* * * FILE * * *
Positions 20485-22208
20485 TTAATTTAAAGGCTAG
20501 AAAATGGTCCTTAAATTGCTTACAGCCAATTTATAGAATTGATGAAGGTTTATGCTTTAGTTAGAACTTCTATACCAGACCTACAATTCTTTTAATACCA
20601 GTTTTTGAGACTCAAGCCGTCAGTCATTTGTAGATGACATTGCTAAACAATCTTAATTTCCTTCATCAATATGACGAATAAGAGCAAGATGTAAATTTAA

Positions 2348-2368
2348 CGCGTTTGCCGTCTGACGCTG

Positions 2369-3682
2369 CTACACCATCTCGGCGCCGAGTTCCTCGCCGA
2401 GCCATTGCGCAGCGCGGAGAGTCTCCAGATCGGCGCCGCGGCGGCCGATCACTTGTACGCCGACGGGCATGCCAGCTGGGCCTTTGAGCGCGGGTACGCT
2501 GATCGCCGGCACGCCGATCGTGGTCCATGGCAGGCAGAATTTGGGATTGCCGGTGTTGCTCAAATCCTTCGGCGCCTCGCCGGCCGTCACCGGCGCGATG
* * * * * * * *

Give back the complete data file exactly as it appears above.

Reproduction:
Positions 20485-22208
20485 TTAATTTAAAGGCTAG
20501 AAAATGGTCCTTAAATTGCTTACAGCCAATTTATAGAATTGATGAAGGTTTATGCTTTAGTTAGAACTTCTATACCAGACCTACAATTCTTTTAATACCA
20601 GTTTTTGAGACTCAAGCCGTCAGTCATTTGTAGATGACATTGCTAAACAATCTTAATTTCCTTCATCAATATGACGAATAAGAGCAAGATGTAAATTTAA

Positions 2348-2368
2348 CGCGTTTGCCGTCTGACGCTG

Positions 2369-3682
2369 CTACACCATCTCGGCGCCGAGTTCCTCGCCGA
2401 GCCATTGCGCAGCGCGGAGAGTCTCCAGATCGGCGCCGCGGCGGCCGATCACTTGTACGCCGACGGGCATGCCAGCTGGGCCTTTGAGCGCGGGTACGCT
2501 GATCGCCGGCACGCCGATCGTGGTCCATGGCAGGCAGAATTTGGGATTGCCGGTGTTGCTCAAATCCTTCGGCGCCTCGCCGGCCGTCACCGGCGCGATG